On the trail, Milne cuts a lonely figure. He has a staff of two: His daughter, Elise, who recently graduated from Vermont Law School, and his son, Keith, who takes one day a week off from his job as a financial manager at a New Hampshire investment firm to help his dad. Both volunteer their time. Neither has worked for any other political candidate.

Milne has raised less than $60,000 to Leahy's $4.7 million. He has foresworn PAC money and declined to hold any fundraisers or solicit donations by mail. Aside from money for signs and gas, he hasn't dug into his own fortune. (In 2014, he spent $80,000. He has since sold a 51 percent stake in his travel agency, Milne Travel, a company he said had $50 million in annual sales.)*

Of course, it's easier for a challenger who isn't getting big money to rail against it. But Milne insists he's not interested in that kind of fundraising.

"If the Koch brothers ... said, 'We're going to give you $1 million to run against Leahy,' if I could get that money, I don't know if I'd want the job," Milne said. "If we win, let's make sure we win in a way that optimizes our ability to do something, and not just be another rinky-dink senator. I want to come in with an ability to do something because of the way we did it in the campaigning."

He explains his strategy as "standing for election" instead of "running for election." Essentially, he will discuss the issues with anyone but won't go out of his way to try to garner attention. He did the same in the 2014 race for governor.

"Scott is approachable. I would characterize his approach as down-home folksiness which, to those who support him, are kind of endearing qualities," Sen. Joe Benning (R-Caledonia) said. "He certainly is different. It may be out of the mainstream, but it's just his style."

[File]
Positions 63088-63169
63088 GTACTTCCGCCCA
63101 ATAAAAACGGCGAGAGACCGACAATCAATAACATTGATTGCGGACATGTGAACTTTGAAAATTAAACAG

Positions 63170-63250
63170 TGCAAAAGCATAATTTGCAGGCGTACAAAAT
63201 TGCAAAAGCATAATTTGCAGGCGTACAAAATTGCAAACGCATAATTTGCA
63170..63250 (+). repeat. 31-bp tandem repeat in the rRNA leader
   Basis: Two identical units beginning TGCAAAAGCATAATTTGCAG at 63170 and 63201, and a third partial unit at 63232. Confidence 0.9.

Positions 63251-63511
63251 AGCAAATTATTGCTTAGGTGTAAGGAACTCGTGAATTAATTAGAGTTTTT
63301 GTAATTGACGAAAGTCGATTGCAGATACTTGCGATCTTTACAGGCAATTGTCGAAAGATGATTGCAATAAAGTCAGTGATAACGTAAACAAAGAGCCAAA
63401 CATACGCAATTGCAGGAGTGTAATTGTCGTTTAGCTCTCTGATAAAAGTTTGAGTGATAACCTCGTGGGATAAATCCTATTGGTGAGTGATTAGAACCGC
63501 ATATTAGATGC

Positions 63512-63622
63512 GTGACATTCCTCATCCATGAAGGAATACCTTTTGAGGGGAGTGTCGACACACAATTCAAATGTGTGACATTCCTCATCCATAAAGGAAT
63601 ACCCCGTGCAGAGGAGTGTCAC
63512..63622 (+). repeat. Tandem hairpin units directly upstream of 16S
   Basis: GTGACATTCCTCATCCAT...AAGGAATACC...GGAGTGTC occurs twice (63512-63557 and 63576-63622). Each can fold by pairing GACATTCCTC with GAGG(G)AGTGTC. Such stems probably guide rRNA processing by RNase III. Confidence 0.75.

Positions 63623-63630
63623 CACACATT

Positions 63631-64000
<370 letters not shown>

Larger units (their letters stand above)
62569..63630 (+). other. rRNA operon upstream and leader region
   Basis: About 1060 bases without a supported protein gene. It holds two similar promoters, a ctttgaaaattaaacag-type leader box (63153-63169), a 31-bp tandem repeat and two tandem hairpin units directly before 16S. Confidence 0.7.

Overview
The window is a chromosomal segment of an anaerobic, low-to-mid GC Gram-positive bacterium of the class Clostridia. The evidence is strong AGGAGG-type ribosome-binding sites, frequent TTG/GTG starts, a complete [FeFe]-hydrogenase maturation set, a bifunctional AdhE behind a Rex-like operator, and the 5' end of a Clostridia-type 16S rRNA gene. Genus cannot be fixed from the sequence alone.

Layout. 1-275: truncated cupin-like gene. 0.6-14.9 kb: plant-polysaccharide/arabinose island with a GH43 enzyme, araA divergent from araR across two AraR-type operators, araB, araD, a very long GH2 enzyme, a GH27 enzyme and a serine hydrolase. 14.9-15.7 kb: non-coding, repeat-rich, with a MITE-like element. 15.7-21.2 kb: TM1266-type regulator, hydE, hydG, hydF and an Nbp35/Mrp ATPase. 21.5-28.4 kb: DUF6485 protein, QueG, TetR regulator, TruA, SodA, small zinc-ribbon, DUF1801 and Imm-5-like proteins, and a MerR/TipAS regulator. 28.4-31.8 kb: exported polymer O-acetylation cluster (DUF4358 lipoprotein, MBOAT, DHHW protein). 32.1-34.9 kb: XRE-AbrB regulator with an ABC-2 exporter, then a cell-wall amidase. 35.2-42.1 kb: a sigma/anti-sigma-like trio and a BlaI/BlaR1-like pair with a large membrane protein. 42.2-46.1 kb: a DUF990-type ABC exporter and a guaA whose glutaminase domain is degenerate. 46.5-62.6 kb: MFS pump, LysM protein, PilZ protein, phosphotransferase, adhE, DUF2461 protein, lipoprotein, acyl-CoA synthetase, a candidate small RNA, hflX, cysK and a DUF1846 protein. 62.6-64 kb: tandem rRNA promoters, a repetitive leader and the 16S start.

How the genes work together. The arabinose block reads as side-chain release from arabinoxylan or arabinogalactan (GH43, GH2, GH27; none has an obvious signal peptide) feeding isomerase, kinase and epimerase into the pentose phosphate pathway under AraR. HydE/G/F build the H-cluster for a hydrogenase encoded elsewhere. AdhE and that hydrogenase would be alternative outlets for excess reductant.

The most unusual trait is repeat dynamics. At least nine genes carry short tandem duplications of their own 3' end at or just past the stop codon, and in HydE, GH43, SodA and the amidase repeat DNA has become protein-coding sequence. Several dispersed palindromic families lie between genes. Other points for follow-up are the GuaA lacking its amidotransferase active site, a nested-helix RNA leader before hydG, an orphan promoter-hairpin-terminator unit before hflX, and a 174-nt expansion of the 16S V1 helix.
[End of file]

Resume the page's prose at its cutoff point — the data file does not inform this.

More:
Before the PBS debate, Leahy huddled in the green room with a team of loyal political pros and his wife, Marcelle. Milne was in a tiny office with Elise and Keith. Seven Days popped in to ask Milne if he had any killer lines prepared.

"I'm going to call him a hypocrite seven times," Milne said. "The eighth time, I'm going to call him a 'hypocritapotamus.' What do you think?"

When he arrived on the debate stage, Milne tried to shake hands with two perennial candidates: Cris Ericson of the U.S. Marijuana Party and Peter Diamondstone of the Liberty Union Party. Those candidates traditionally serve as colorful distractions during the PBS debates and would, as Milne knew, divert attention that he badly needed to score points against Leahy.

Ericson, who showed up without her trademark pirate hat, said: "I'm not shaking your hand. I'm trying to find ways to slam you."

Diamondstone accused him of being a "traitor" for backing Trump.

Milne gamely tried to explain that he would not vote for his party's nominee, then shuffled off to his podium and prepared to deliver lines that, he hoped, would help voters understand him.

*Correction, November 4, 2016: An earlier version of this story misstated Milne Travel's estimated annual sales.